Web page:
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"As a director of the play 'A View from the Bridge', how would you stage the final moments of Act One?''

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Introduction

A View from the Bridge "As a director of the play 'A View from the Bridge', how would you stage the final moments of Act One?'' The final moments of Act One are some of the most tense and dramatic in the entire play, and thus they need to be emphasized in such a way that the audience understand their significance and start anticipating the next act. A director must be careful in doing this, to avoid overdoing the drama and therefore making the production seem unrealistic. In this scene, the whole Carbone family - Eddie, Beatrice, Catherine, Marco and Rodolpho - are in the living room of the Red Hook apartment. They have just finished dinner and I think it would be a good idea to have the sun setting on the horizon out of a window. Some brilliant lighting effects could be done here. It also tells the audience that the end of this act is nigh, so something dramatic is going to happen. ...read more.

Middle

I might tell the actress to reflect this part of her by putting in some fake smiles. Marco tries to stay neutral on the matter. He does defend Rodolpho in the face of Eddie, but is firm with Rodolpho and gives him warnings, ("You come home early now, Rodolpho'') as he does not want him to get into trouble and jeopardise his status with Eddie any further. Leading up to the ending, there is a heated discussion going on where Eddie is accusing Rodolpho of "dragging off Catherine without permission''. During these conversations, pauses and silences can encapsulate the tension, and the characters' feeling uncomfortable with each other. Miller plays on this - "There is a pause, an awkwardness''. At this point Eddie is using any excuse he can to put Rodolpho down, in order to drive a wedge between him and Catherine. It is not working as they are deeply in love, so he gets quite desperate and resorts to blunt, put-down comments. ...read more.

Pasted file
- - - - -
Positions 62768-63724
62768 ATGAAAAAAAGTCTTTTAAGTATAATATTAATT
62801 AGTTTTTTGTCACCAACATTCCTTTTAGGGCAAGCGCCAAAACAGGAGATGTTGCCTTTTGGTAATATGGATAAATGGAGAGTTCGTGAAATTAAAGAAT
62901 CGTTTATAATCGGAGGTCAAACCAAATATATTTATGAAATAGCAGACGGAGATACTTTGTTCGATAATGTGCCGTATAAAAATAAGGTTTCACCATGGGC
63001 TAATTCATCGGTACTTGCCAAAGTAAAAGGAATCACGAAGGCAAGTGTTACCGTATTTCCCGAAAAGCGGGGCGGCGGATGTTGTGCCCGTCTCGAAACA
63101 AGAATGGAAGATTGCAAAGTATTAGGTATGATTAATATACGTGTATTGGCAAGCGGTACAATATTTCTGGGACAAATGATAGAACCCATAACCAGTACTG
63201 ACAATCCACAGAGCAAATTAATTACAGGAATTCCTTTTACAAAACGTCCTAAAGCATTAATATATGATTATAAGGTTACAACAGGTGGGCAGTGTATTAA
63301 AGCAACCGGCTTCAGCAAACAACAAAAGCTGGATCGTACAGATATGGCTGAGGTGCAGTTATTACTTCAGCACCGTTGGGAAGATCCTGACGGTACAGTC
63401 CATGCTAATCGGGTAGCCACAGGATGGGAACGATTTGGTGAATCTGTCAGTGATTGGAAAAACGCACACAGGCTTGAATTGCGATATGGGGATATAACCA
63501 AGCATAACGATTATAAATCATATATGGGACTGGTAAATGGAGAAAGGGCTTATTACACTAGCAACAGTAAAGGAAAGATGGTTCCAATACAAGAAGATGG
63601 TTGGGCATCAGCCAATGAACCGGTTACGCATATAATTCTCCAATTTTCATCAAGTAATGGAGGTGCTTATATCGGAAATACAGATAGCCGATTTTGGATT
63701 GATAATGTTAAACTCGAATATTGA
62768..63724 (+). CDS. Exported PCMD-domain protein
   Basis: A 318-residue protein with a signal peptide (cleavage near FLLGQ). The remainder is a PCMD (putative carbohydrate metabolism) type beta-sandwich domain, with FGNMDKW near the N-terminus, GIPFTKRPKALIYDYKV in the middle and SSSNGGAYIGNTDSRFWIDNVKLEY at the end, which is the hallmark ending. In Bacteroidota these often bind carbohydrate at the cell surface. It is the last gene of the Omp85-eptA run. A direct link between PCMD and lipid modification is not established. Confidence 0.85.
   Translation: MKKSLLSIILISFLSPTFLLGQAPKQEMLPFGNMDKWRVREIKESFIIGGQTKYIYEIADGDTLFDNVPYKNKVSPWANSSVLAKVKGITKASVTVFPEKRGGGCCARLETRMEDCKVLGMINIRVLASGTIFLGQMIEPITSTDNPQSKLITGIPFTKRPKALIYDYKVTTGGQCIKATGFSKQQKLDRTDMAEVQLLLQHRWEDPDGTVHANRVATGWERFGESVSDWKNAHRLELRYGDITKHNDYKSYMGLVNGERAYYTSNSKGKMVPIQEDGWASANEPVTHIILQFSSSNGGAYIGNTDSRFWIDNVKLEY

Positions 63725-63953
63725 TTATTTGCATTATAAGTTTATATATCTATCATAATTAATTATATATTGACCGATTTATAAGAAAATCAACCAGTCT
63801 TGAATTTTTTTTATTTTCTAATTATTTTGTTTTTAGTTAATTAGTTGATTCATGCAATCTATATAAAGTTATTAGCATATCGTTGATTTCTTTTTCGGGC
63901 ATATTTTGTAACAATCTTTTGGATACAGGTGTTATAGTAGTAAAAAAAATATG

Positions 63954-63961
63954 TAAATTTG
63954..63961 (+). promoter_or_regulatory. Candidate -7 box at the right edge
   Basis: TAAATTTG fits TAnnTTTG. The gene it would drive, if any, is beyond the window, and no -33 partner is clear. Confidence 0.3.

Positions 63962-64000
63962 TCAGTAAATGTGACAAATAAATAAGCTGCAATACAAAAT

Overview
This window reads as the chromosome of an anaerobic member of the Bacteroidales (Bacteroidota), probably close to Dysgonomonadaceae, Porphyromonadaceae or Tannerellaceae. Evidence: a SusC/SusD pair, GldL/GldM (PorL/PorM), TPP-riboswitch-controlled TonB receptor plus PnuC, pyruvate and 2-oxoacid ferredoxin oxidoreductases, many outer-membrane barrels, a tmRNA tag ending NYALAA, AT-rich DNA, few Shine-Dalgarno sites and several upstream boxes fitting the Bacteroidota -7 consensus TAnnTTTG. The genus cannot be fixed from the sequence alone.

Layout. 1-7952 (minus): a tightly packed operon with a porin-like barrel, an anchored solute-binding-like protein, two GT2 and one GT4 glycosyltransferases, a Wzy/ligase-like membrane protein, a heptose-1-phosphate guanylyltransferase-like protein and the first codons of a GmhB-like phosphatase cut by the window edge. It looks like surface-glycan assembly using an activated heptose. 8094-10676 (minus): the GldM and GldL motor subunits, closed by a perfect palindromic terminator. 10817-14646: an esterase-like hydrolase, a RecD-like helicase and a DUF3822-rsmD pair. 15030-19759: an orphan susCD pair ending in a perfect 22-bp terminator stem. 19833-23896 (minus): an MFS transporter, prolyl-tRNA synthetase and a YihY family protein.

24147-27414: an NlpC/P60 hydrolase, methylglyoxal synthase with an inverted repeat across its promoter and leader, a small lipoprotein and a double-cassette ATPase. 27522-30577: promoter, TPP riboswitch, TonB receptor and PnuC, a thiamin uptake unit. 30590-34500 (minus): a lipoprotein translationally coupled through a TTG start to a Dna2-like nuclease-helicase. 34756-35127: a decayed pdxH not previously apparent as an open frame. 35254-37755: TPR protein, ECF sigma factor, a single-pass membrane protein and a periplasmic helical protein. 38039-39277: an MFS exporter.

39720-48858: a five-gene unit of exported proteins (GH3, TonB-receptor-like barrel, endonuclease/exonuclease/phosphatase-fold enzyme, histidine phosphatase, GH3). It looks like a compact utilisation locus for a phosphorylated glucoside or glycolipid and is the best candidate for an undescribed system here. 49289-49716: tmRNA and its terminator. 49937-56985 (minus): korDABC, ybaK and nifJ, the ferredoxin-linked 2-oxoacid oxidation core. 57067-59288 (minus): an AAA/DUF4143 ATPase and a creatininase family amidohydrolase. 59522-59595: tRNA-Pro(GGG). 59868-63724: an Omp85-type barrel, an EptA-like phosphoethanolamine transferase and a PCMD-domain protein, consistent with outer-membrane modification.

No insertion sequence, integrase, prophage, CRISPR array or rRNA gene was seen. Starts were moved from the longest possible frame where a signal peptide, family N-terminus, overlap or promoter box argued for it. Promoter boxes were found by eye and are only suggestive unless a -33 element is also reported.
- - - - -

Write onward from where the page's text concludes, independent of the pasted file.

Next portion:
Conclusion

Eddie obviously picks up on this message, as his grin fades. This is the point where the story changes from a petty squabble to a civil war, and it is now inevitable that Marco and Eddie will confront each other. The best way for the drama to be maximised is by orchestral music, which could start up quietly whilst Eddie lifts the chair and gradually escalate. While Marco has a go, the music could suddenly turn sinister-sounding, which correlates with the feelings of the characters. As the sun drops down, the tension reaches a climax and the music gets very loud, the audience should realise that it is too late for Eddie to even try to accept Catherine and Rodolpho's love, because Marco knows very well what he's up to. If Eddie does decide to apologize and turn over a new leaf, both Marco and Beatrice would know that he's lying and not accept it. There is now no solution to this unfolding chaos - someone in it has a destiny, and that destiny is to die. ...read more.

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